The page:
Bobo Bolz

You asked questions from Ms. Bobo Doll & she answered!

Enlighten yourself with Bobo Doll’s wisdom!

  1. Why are women the ones who babysit and cook and clean, and why not men?

Ans: Evolutionarily nurturers, women are stereotyped into gender roles. Even as young as five or six, a woman is well aware that she is supposed to stay home with the baby while the husband goes to work, and she has dinner ready when he gets home. Gender roles and stereotypes affect men and women in other ways. Specifically, men and women may be judged by how well they conform to traditional stereotypes. Gender roles often become more differentiated when men and women become parents. Overall, women provide more direct care for and spend more time with children (Walzer 2001). This is an effect of socialization and cognitive organization on gender development. Children learn how their cultures and/or societies define the roles of men and women and then internalize this knowledge as a gender schema, or unchallenged core belief.

  1. Why do women get jealous?

Ans. Evolutionary Psychology indicates that jealousy is an adaptation that human beings instinctively employ for reproductive purposes. Men and women may experience jealousy somewhat differently. Men tend to focus on a partner’s sexual infidelity, whereas women are often just as jealous when a partner is engaged in emotional infidelity. A woman may interpret her partner’s emotional closeness with another woman as a greater threat to the safety of the relationship than a purely sexual relationship, which can be rationalized as “just sex”. Of course, there are no hard and fast rules. Some men are just as threatened when their girlfriend or wife spends quality time with another man-even if the ‘other man’ is merely a friend who carpools with her to work.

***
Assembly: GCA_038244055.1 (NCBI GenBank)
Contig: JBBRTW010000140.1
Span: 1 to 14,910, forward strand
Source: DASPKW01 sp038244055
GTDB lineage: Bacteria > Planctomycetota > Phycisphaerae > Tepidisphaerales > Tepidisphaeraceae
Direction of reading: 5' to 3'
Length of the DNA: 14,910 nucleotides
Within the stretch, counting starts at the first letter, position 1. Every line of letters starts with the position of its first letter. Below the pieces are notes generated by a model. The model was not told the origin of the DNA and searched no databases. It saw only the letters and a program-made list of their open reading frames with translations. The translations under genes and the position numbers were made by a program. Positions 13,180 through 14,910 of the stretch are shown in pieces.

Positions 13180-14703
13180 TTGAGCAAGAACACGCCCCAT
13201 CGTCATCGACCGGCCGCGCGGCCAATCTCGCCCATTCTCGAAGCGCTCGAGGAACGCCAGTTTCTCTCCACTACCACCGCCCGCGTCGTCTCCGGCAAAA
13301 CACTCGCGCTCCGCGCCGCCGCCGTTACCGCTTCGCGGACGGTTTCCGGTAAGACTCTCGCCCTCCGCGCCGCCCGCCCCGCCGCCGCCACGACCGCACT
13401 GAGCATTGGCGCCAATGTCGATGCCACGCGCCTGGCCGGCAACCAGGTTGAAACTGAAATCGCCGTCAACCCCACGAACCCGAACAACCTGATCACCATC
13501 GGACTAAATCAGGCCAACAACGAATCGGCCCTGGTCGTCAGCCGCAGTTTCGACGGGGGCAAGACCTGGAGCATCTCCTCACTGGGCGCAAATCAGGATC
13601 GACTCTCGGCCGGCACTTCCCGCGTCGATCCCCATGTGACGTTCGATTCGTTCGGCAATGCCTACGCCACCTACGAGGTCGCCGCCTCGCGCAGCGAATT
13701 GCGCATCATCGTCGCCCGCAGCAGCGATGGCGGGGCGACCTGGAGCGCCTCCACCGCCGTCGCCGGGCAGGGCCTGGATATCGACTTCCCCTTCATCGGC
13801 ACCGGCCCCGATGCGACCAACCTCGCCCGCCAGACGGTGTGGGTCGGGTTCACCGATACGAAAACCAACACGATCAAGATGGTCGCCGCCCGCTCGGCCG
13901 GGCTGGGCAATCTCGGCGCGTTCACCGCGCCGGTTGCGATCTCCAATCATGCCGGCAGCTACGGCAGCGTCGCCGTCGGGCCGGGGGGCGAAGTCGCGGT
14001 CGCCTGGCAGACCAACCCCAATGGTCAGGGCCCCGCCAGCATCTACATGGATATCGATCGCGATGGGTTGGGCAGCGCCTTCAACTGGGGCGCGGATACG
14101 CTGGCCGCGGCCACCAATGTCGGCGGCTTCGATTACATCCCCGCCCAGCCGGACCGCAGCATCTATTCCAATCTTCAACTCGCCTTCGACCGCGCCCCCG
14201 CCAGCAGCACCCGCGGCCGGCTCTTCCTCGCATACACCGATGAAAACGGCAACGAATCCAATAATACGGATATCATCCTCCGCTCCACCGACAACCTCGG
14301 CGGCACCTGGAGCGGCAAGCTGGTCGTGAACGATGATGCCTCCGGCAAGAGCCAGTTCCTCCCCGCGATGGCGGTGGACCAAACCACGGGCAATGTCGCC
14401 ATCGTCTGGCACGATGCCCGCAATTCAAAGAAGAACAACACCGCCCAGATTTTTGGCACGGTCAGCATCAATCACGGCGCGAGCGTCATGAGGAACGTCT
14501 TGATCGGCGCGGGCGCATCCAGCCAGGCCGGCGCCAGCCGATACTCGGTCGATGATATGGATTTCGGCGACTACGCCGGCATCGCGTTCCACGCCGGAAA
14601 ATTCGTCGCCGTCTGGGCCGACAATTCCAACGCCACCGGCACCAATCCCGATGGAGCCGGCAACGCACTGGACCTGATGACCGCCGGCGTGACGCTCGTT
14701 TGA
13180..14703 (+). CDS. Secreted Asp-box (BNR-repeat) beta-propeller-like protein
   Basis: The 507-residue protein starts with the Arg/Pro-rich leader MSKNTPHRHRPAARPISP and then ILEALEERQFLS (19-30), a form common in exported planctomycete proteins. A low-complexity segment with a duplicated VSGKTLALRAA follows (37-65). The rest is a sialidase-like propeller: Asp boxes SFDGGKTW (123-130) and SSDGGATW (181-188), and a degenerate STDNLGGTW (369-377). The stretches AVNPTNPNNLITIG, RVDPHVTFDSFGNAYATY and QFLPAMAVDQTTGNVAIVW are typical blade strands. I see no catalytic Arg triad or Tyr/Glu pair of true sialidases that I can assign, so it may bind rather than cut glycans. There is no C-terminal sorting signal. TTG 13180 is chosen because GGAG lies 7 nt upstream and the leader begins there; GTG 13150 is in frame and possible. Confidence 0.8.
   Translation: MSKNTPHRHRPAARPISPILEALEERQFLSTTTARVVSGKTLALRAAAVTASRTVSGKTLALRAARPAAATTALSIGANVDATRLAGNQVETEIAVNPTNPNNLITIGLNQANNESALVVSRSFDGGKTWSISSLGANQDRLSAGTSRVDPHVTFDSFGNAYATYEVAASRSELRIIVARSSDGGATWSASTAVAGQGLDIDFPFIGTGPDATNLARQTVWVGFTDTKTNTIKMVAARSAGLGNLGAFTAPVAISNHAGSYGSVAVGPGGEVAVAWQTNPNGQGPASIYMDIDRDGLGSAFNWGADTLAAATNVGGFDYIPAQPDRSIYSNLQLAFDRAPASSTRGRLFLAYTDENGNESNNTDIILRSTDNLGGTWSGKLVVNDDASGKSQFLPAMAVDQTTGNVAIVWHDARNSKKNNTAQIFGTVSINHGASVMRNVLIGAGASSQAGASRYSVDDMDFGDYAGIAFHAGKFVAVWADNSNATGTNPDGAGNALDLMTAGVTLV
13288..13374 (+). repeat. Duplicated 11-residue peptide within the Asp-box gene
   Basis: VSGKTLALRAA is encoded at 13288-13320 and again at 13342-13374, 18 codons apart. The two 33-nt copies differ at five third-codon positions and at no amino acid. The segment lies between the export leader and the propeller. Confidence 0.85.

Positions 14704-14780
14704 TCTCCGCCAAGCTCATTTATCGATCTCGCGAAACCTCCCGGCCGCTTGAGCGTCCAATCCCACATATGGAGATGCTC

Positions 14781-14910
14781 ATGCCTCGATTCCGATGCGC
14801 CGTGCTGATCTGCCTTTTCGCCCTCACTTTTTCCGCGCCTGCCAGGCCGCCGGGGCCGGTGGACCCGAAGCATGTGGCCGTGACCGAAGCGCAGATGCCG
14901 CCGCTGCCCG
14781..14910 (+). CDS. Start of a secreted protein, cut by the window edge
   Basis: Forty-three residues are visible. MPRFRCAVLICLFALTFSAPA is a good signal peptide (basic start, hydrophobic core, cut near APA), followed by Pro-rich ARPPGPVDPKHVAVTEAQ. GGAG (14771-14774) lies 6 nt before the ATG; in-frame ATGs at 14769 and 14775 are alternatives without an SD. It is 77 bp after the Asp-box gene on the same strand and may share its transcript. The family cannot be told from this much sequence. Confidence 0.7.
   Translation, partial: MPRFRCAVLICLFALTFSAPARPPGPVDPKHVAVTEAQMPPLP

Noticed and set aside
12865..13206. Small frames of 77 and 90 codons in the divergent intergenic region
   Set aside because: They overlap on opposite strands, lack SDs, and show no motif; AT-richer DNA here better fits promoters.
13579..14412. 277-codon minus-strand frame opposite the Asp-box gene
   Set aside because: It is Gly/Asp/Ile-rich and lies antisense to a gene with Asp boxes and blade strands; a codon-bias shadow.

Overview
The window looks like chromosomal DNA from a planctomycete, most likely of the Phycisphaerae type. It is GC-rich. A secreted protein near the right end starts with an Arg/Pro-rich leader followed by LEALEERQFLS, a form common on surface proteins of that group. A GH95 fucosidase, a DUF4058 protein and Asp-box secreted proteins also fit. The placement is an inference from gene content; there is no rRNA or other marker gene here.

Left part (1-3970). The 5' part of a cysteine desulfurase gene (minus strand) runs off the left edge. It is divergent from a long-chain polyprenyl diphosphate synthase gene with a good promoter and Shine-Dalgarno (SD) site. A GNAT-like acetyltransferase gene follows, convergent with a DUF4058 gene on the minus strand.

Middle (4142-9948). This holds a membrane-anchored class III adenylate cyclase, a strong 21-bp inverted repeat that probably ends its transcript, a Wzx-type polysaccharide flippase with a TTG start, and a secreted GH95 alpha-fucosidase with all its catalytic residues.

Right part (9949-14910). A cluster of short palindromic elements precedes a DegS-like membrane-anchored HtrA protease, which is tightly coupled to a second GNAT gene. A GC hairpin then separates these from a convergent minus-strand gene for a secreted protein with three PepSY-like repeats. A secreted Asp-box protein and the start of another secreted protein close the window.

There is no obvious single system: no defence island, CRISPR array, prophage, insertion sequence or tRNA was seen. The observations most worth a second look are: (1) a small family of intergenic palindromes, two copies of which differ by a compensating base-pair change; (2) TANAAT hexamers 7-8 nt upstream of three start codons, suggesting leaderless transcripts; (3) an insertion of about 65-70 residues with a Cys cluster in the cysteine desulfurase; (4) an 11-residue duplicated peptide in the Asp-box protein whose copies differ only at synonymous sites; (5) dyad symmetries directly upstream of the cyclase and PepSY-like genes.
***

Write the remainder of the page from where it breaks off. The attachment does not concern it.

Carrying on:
1. Why do women have an innate x-ray machine to scan every other girl from her hairband to heels?

Ans: Women believe that they are superior to other women if they are physically more attractive. Women seem to have a reputation for being “catty” and competitive with other women, unlike how men behave with other men. Because women learn that they are not supposed to be competitive and win at others’ expense, their natural competitive spirit cannot be shared openly, happily, or even jokingly with other women. In such situations, when aggression cannot be channeled into a healthy, positive edge, it becomes inhibited and goes underground. What could have been healthy competition becomes a secret feeling of envy and desire for the other to fail – laced with guilt and shame. Thus, what looks like hostile competition between women may instead mask feelings of insecurity, fear of success, and healthy aggression.

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